Here’s what I know for sure: The hackers, once they had made themselves admins, attempted to change the name of my page to suit their purposes, and were denied. Facebook recognized that the new name did not reflect the original verified purpose of my page and thus prevented them from moving ahead with their plan (to change it to … a scam storefront? one can only guess). That safeguard would not have slowed them down had my page not been verified.

  1. If you have a publisher, assign a contact there some sort of “role” on your page.

This is someone besides you who might still be able to access your page even if your admin privileges are removed. My publisher had previously accessed my page for marketing/advertising purposes, and while these hackers were savvy enough to remove my publisher’s privileges too, my pub team had something I didn’t: a contact at Facebook.

Trying to navigate Facebook’s help center—when you’ve just seen years of outreach to your audience simply disappear—is frustrating at best. I spent literally hours getting nowhere. I got an error message every time I tried to report the hack through the appropriate channels. Every other menu option ran me in circles, with no way to reach out to a human who could help.

Without my publisher’s willingness to step in and advocate for me, I very well might still be waiting for my case to be resolved.

  1. Know what credit card you have used in your FB account to boost posts or use any other paid services.

The first thing you’ll want to do if you’re hacked is cancel this credit card and report it stolen. But if you can no longer access the page, you’ll need to know without looking what card you had stored there. Otherwise? You’re going to have to cancel them all.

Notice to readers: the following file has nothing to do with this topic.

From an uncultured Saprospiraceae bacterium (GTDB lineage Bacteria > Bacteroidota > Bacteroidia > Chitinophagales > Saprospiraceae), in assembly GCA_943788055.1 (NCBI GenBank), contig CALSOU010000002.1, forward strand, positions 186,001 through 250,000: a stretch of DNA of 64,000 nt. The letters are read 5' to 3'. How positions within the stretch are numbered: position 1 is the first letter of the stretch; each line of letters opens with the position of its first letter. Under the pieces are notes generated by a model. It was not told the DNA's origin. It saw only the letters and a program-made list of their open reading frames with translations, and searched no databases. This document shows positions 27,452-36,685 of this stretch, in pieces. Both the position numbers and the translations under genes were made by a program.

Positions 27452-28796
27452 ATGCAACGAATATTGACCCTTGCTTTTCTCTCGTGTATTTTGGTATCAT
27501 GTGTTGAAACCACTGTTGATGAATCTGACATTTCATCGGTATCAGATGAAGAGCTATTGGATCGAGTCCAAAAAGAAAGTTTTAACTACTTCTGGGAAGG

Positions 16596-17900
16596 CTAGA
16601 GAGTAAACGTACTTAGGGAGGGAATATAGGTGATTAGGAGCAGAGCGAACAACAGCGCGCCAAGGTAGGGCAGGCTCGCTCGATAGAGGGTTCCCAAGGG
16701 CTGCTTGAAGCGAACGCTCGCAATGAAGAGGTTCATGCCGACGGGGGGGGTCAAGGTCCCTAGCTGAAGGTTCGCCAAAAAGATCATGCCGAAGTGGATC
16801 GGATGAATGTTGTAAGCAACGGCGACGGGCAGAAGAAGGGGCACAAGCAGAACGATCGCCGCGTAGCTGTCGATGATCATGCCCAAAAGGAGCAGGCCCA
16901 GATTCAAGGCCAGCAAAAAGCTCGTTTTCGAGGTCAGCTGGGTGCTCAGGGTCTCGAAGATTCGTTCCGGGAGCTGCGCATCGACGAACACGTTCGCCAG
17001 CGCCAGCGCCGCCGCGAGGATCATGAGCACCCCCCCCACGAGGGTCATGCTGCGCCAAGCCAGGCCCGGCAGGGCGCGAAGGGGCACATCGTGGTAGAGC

1. Periodically download a backup of your FB page.

I had no idea you could do this, but I know now: Just follow these instructions. It will come as a surprise to no one at this point that I’m not the most tech-savvy person and this is by no means a deeply researched roundup of guidelines: Merely teachable, sharable moments based on my own experience, author to author. So while I’m not sure how functional the backup would be, should you ever need to rebuild a page from scratch, it must be better than nothing.

  1. And the obvious: Don’t be too quick to respond to messages.

In addition to the better known ways you can spot a phony message: I’ve noticed in the past—when I’ve been smart enough to sidestep these sorts of phishing attempts—that sometimes it takes Facebook’s mysterious algorithms a little time to get wise to suspicious messages and move them into the spam inbox where they belong. If you’re not sure about something and simply wait, it may vanish: Problem solved. If it’s legit, it will stay.

 

Have a cautionary tale of your own to share? Visit Career Authors on Facebook (we know, we know!) to join our discussion. And if you’d like to hop on over to my author page while you’re there, I’d be so grateful if you’d like or follow (or just say hi!). I’m still so very glad to have it back.